Bear Garden

Shown in the photo above is Craig Howard hard at work tending The Great Lost Bear‘s new rooftop vegetable garden. Howard has beans, tomatoes, tomatillos, shallots, onions, cucumbers, zucchini, and a variety of peppers as well as lemongrass, and mint under cultivation—all destined for use in the GLB’s kitchen. If the rooftop concept works out, the hope is to expand it in the coming year.

Paciarino Review

Paciarino received 4 stars in this week’s Taste and Tell review from the Maine Sunday Telegram.

The impeccable, fresh pasta at Paciarino, compelling Italian recipes and the fine Italian wine make dealing with a noisy dining room very much worth your while.

Reception Report

Portland Fodder was part of kitchen crew that cooked for the wedding reception recently held at Grace, and he has published a report on the food at the event:

Passed items included Truffled Grilled Cheese, Gougeres, Chicken Confit Tartlet, Braised Duck Tacos, Oysters with Blood Orange Mignonette, Fried Clams with Chorizo Mayonnaise and several other finger foods. Also a carving, crudite, dipping and chef manned pasta station were setup throughout the dining room for guests to choose from. The flavors and aromas acheived were amazing! The flavor of the chicken confit was hands down the best chicken I have ever had!

Public Market House Expansion

The Public Market House on Monument Square is moving ahead with plans to expand to the second floor with space for 4-5 new shops and an eating area, according to an article in today’s Press Herald.

[Kris] Horton said the expansion will include a second floor and four or five new shops – averaging 380 square feet of space each – as well as new public restrooms and eating areas looking out over the square.

Horton and her partners are meeting with potential businesses.

Horton said they hope to fill the space with businesses that sell locally grown and produced products.

A butcher, a flower shop, a home-made clothing shop and a soup restaurant have shown interest, she said, and the space will be available by midsummer.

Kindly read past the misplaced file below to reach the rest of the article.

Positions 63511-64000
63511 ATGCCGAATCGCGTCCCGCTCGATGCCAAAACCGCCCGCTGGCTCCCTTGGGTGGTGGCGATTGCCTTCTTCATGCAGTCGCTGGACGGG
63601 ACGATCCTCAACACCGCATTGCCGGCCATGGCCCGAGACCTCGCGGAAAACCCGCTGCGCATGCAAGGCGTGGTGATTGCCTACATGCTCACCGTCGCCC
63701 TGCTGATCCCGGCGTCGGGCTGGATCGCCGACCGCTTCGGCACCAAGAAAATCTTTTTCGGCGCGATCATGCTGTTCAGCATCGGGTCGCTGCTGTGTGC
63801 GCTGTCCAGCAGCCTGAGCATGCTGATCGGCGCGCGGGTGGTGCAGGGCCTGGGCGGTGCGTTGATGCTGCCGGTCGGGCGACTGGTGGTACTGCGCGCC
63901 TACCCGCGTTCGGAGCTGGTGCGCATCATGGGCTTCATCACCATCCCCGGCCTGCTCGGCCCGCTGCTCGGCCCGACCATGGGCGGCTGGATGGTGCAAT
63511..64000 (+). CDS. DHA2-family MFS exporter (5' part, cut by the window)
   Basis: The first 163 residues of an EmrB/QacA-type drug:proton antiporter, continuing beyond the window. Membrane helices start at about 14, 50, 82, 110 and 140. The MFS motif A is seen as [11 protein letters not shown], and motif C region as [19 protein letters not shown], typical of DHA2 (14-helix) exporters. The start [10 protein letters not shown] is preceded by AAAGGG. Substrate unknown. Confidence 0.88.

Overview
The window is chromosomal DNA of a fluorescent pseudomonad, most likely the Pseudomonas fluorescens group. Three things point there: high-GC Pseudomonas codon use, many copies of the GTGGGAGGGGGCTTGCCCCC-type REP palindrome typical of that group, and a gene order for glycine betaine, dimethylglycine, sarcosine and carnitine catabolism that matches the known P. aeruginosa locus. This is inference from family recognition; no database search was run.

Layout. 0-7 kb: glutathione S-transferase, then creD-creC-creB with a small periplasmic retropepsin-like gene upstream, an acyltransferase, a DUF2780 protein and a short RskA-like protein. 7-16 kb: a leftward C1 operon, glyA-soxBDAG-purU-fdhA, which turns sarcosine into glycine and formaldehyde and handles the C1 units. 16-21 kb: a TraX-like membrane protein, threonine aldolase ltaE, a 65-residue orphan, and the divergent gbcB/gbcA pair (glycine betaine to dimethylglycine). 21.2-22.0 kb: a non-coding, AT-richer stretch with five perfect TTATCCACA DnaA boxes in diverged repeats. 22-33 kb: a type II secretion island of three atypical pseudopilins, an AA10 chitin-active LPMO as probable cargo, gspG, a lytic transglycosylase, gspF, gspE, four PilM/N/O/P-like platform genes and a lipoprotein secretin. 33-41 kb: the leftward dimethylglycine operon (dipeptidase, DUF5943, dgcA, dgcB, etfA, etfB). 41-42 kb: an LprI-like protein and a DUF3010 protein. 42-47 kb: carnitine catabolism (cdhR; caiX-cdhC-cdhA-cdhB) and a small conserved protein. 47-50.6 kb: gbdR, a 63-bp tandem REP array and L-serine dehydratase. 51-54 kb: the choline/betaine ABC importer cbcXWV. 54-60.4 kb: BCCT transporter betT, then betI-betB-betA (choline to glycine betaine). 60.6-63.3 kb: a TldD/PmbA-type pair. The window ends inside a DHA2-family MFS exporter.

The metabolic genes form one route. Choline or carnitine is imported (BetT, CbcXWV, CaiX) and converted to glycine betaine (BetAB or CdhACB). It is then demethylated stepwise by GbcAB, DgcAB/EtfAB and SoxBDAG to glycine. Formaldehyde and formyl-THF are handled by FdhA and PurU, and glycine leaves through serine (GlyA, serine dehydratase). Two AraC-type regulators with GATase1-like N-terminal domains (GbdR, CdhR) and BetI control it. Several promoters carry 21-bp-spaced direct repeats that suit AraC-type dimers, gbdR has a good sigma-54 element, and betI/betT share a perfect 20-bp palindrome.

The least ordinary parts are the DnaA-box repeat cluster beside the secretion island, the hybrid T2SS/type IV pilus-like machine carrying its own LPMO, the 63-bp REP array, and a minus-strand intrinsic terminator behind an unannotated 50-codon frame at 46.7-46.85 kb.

Hill[y]to[wn]p Cookie Review

Hilly Town has published another installment in it’s weekly cookie review series. This week Hilltop Coffee Shop‘s peanut butter and chocolate chip cookie was the focus.

Hilltop’s PBCCC contained a goodly amount of salt, which suits my personal taste, and despite its age the insides were wonderfully soft and chewy. However, the bottom was greasy and the edges ever so slightly sandy, two minor design flaws that I will blame on the peanut butter. And peanut butter, as you know, is delicious, as long as you are not one of those poor people who is allergic.

The Food Switch

The latest edition of The Maine Switch includes articles about Cultivating Community “a Portland-based nonprofit that connects people to the earth, their food and one another through agriculture” and about Grown@Home which provides “weekly maintenance and new plantings throughout the growing season” for your home garden. There’s also an article by Harding Smith about barbecuing and additional piece about local barbecue sauce manufacturers. Especially interesting in this edition is a piece by Avery Yale Kamila as she tries to establish which watering hole is truly Portland’s oldest bar.

Locavore Canola Oil?

The Boston Globe has an article about the canola crop being grown in Maine and pressed into cooking oil by Maine Natural Oils.

Rodney Chamberland has been working straight out plowing and planting over 100 acres of seed potatoes. The farm’s potatoes come first.

Then, Chamberland plants rotation crops. One he’s seeding this spring will turn into 30 acres of flowering yellow canola. The crop not only improves the potatoes he’ll grow on the same land next year, says Chamberland, but its seeds will also be pressed into one of the Northeast’s only regional cooking oils: Maine Natural Oils.

The article also quotes Leslie Oster from Aurora Provisions,

“I am more than all for it,” says Leslie Oster, the general manager of Aurora Provisions and a Slow Food Portland organizer. “Now, if we could just get someone to invest in a full-scale wheat production mill.”